Reports of a suspicious person with a lime green gun on school grounds prompted a lockdown at Elmont Memorial High School, but police say the gun was a toy. Authorities said they received a 911 call around 7:30 a.m. about a teen with a back pack possibly carrying a lime green gun… After an extensive search of the entire building, police found a toy lime green and yellow lever action Nerf gun in a student locker that fit the description of the original call. There were no arrests. The lockdown was lifted and all students and staff members are safe and secure.


Someone saw a student entering the building with a lime green gun. Thankfully that gun was only a toy. There have been many schools in the United States that were not so lucky. Just yesterday, a seventh grade boy from New Mexico shot and critically injured two of his classmates at Berrendo Middle School. Shootings in public spaces in our country have become more and more common place… but why? What will it take to prove that it needs to be far more difficult for those who are unfit to bear arms be restricted from doing so? How many students need to be injured for gun control to become a priority?

The Ephebic Oath


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I am a proud graduate of Townsend Harris High School; a public magnet high school for the humanities founded on the traditions of scholarship and community service. The Ephebic Oath, recited annually by the student body during the school’s Founders’ Day celebration in October, is a reflection of the school’s dedication to its mission to create engaged, productive members of society. The last line, “I shall not leave my city any less but rather greater than I found it”, still resonates with me.

Harrisites are expected to complete a minimum of forty hours of community service per year. For the majority of my high school years, I tutored children in after-school program in a public elementary school. My weekends were spent volunteering with The All Stars Talent Show Network. I know that the time I spent directly benefited the people with whom I worked, introduced me to different people and places in NYC, and added variety to my weekly routine of books and ballet.

As an undergrad, my Saturday mornings were dedicated to visits to the Binghamton Boys and Girls Club. Upon returning to NYC in 2008, I was a regular volunteer mentor at FreeArts Days with FreeArts NYC. However, I’m ready for something new. Is anyone out there involved in a mentoring program in NYC? Comment below!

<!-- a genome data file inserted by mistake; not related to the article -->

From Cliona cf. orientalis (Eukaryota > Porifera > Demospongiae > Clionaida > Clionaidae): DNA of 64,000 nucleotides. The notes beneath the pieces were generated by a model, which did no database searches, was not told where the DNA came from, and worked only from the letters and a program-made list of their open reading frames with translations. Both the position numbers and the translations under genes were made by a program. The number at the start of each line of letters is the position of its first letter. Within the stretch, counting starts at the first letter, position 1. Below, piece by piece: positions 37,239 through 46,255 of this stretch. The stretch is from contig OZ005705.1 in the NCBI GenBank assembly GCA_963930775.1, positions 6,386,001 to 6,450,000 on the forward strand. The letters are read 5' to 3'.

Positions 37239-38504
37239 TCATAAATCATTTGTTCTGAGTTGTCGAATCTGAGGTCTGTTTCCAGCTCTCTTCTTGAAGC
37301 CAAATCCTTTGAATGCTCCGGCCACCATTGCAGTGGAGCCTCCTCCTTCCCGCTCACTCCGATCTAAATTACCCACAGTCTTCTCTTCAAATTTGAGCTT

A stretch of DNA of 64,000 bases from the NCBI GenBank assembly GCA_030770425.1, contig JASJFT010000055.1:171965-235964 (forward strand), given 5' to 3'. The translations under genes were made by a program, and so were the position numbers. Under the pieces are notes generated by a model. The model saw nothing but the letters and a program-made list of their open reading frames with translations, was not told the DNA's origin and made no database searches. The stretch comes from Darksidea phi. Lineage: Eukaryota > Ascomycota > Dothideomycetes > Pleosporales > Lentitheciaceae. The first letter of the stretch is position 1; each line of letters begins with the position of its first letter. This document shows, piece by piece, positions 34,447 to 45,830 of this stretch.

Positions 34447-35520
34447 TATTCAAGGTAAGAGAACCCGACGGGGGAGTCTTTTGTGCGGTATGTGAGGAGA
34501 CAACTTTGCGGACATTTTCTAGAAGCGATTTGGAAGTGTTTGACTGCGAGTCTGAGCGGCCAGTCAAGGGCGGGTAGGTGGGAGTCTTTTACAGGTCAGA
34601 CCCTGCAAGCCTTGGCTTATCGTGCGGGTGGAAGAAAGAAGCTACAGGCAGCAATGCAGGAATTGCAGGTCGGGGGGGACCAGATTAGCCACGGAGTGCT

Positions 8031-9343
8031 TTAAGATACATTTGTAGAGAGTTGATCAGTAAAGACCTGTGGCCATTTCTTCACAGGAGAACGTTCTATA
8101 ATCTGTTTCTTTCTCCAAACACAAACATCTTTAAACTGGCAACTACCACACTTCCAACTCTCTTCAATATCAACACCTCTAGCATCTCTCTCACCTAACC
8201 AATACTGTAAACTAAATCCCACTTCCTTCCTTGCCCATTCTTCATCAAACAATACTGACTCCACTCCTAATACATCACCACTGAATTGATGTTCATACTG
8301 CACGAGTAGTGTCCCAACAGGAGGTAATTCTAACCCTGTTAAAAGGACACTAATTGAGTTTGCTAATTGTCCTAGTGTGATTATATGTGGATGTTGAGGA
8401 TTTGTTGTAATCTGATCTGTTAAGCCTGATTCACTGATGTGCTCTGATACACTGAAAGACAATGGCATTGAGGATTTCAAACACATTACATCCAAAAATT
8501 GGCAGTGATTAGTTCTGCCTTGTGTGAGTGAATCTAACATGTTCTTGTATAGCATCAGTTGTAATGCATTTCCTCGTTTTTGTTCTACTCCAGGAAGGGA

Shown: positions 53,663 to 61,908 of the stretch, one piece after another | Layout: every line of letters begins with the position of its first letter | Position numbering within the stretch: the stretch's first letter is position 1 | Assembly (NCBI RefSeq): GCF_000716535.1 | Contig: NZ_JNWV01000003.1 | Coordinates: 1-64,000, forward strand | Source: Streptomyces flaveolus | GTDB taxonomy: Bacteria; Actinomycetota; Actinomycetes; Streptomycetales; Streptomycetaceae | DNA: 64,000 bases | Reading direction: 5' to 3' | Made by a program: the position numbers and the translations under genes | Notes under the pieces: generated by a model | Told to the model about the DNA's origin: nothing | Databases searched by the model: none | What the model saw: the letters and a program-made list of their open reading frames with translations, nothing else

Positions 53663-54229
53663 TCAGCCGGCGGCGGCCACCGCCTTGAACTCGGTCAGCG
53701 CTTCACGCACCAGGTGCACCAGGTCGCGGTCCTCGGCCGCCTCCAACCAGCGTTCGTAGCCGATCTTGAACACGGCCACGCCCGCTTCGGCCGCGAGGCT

Bilingual Schools in NYC


The French are coming! The French are coming! Actually… they’re already here.

The number of French-English bilingual programs in New York City’s public schools has been growing steadily since the opening of the first programs in 2007. The French-English Dual Language Program brings first-rate bilingual education to 1,000 students in public schools across New York City. The programs were established for English speakers, bilingual students, and French native speakers who are currently English Language Learners.


If you are interested in donating funds to support the opening of French-English dual language programs in NYC public schools, click here. Ready to challenge your listening skills in French? Click here to watch a news report about the emergence of bilingual schools in NYC.

Flashback Friday


diagrammed sentence

I remember the first time that I thought my brain was going to ooze out of my ears. It happened fairly early in my academic career, during the spring semester of my freshman year at Townsend Harris High School. On the day in question, my linguistics teacher, the notorious Mr. Michael Carbone, introduced the concept of diagramming sentences to a room full of fourteen year old, native English speakers. We thought we knew English, but we actually had no idea. Although Mr. Carbone had already begun to unveil the intricate, technical details of English grammar, our jaws dropped, ours minds were blown and our hands couldn’t write down notes fast enough during the lessons of that unit. There was only ONE question on our minds: “Who came up with parsing sentences?!”. This lovely article from Slate recounts the history of diagramming sentences. I’m grateful for that jarring educational experience in high school. It made learning Latin sophomore and junior years much easier and diagramming sentences in Spanish during my senior year of college a breeze.

What have you studied that you never thought you’d master, but finally did?